- Trim all of your stair treads and risers to size.
I know it sounds hard to believe, but the installation really could not be more simple. NuStair provides something called a “NuScribe,” which acts like a slide ruler and can be positioned on top of each step, with the edges fitting tightly against the the stair stringers. Once you have a snug fit, you lock down the arms and then remove it from the stair. Then you position it on the NuStair tread, make your marks and your cuts.
- Install the first wood stair tread.
Install the 1st stair tread using a urethane-based adhesive. Secure your 1st pre-finished stair tread by nailing the back edge so that it will be disguised by the riser.
Then install a set of shims (that also come with the kit) using adhesive and nails. Shims behind the stair risers are necessary if you don't want to remove the bullnose from your plywood stairs. The stair nose / bullnose would cause the new tread to sick out too far, but shims behind the risers ensures that problem doesn't occur. You could certainly cut any bullnose off your plywood stairs if you want, but it was much faster (and tidier) to use shims behind the new risers.
Then install the 1st riser with the cut edge facing up and the factory edge against the floor.
You can see how our first stair tread and riser look installed below. You can also see how the shims are installed on stairs 2 and 3.
- Keep installing your wood treads and stair risers until you are done!
Just keep installing your risers and stair treads one at a time until you are finished!
- Install hardwood flooring on your landing (if necessary).
We have a small landing where our staircase turns, so we installed hardwood red oak flooring on it and stained it to match the stair treads after it we finished everything else. We were able to order the small amount of hardwood planks that we needed for this landing from NuStair as well.
- Caulk and touch-up paint as needed.
Once we were totally done installing the new wood treads, we caulked along the edges and touched up the paint on the baseboards and banister/handrail and then we were DONE!
We decided to add a bit of a stylish touch to our new stair risers by numbering them. When we were thinking about what to do in the stairwell, I considered a fun stair runner, but I really wanted to enjoy the clean new look and all of our hard work! So instead I used durable peel and stick vinyl (you could also use a little paint and a stencil).
And you know I couldn't resist adding an eye-catching gallery wall (check out my gallery wall tips) with my inexpensive DIY frames. And we also installed this modern plank wall and painted it one of my favorite blue paint colors to finish off the foyer.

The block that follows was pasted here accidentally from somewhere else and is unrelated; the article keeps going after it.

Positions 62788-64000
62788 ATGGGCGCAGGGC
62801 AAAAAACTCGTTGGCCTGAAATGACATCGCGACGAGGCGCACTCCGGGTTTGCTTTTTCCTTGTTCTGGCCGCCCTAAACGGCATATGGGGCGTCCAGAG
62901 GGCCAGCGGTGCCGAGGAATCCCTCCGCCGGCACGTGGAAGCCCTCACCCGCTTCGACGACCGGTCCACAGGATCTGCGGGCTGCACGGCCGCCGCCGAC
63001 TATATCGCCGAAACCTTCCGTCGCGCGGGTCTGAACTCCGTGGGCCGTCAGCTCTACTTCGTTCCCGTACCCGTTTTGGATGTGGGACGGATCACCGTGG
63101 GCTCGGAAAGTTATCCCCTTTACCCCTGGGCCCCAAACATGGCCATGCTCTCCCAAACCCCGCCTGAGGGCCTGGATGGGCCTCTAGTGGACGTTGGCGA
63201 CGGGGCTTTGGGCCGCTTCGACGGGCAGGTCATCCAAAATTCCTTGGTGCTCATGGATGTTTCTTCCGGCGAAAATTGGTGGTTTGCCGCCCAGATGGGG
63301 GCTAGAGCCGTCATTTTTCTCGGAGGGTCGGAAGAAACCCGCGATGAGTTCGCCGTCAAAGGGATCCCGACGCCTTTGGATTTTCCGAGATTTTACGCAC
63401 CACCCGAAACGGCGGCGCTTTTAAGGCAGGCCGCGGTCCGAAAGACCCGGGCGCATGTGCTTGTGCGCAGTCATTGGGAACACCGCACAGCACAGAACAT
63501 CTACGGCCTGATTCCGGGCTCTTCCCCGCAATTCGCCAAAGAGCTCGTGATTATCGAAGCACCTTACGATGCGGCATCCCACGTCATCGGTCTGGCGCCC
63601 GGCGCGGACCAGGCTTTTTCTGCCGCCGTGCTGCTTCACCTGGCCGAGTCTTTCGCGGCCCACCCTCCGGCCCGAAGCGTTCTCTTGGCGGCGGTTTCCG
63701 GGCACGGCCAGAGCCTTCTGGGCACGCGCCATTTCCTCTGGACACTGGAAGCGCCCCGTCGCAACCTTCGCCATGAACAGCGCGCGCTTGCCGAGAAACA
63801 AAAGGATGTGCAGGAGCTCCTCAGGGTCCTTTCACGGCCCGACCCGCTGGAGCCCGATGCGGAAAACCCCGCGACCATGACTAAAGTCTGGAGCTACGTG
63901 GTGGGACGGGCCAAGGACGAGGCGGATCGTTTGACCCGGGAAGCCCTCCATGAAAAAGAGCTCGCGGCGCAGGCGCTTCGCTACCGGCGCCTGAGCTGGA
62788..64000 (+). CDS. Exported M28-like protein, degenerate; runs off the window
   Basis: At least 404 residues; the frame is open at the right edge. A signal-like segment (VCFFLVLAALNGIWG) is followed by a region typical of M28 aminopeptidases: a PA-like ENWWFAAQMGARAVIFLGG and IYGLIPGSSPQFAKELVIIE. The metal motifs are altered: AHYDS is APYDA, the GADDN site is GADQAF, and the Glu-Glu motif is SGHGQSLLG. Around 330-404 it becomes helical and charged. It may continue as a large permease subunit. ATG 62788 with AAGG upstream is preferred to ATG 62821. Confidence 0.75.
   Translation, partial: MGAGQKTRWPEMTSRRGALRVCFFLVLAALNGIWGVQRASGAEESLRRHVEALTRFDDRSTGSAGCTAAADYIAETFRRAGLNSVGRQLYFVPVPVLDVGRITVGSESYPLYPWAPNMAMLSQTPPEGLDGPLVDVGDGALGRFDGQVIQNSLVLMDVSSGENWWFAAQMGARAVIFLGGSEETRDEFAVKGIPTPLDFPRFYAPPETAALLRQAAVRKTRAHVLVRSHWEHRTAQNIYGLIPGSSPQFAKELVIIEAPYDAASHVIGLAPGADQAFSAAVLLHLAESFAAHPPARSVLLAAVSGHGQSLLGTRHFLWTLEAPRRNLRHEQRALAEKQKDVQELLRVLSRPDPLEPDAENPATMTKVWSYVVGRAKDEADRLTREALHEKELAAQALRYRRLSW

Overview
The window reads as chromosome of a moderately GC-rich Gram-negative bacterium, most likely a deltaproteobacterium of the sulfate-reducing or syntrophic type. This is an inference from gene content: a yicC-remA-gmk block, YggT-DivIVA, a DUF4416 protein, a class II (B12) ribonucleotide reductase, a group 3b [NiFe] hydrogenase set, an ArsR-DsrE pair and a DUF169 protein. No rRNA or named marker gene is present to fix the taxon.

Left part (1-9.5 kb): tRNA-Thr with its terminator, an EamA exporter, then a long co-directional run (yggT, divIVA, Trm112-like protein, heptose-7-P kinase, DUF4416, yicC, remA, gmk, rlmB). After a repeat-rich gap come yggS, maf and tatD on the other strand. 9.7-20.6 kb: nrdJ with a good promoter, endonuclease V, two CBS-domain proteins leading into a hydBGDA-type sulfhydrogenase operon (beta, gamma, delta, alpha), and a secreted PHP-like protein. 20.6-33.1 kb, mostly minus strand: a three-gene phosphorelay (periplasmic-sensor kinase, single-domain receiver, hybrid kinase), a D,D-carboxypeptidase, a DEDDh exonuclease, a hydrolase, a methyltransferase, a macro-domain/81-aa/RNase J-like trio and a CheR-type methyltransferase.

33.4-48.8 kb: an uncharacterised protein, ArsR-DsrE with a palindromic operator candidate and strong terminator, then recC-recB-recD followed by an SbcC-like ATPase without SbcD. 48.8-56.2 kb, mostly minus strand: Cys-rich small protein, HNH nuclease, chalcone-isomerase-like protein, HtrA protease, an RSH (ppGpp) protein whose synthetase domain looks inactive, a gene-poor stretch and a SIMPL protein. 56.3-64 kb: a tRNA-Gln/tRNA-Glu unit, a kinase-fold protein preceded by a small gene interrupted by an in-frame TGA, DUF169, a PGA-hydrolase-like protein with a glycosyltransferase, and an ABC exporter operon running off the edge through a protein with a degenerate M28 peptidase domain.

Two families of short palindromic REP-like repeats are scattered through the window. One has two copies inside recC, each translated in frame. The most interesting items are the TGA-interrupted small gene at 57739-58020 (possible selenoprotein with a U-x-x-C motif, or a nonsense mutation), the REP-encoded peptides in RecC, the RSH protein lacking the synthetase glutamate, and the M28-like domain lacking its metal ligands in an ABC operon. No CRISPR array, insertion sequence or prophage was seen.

We are so happy with the finished look.
Frequently Asked Questions
If you hire a stair renovation job out, it can be pretty expensive! Generally, the cost of replacing carpeting with wood stairs can range from $3,000 to $5,500. The price will vary from project to project, obviously, depending on whether you have a short set of stairs or a longer staircase. Also whether you have a landing, balusters, and open or closed railings factors into the price.
We have had hardwood stairs professionally installed in a previous home that we owned and I was SHOCKED by how expensive it was. It's been almost 20 years since we did it, so I don't recall the exact price, but the stairs cost more than having hardwoods installed in the entire first floor of the house.
If you install DIY hardwood stairs yourself, it's reduces the expense significantly! The cost for everything we needed was right at $2,000 for all the wood treads, risers, wood for the landing, adhesive, shims and the NuScribe. It is one of the best home improvement projects we've ever tackled, and I know it helped us sell our home quickly when we moved.
If you're willing to put in the time and effort, installing hardwood stairs is a very worthwhile DIY project. By following these steps, you can remove the carpeting from your stairs, finish the wood treads, and install them for a beautiful polished look. While it may take a couple of days, the result will be a stunning addition to your home that will last for years to come!
What do you think? Are you now convinced that you can tackle your own staircase makeover on your own? Seriously, you can do it! If you want more more inspiration, check out these DIY staircase makeover ideas.
You may also enjoy these posts:
- All Stair Posts
- Gorgeous But Cheap Flooring Ideas
- Add Style to Your Stairs: Amazing Runner Ideas
- 16 Ideas for the Perfect Entryway Storage Bench
- How to Install a Stair Runner: A Step-by-Step Guide
- 15 Chic Stair Railing Ideas to Update Your Staircase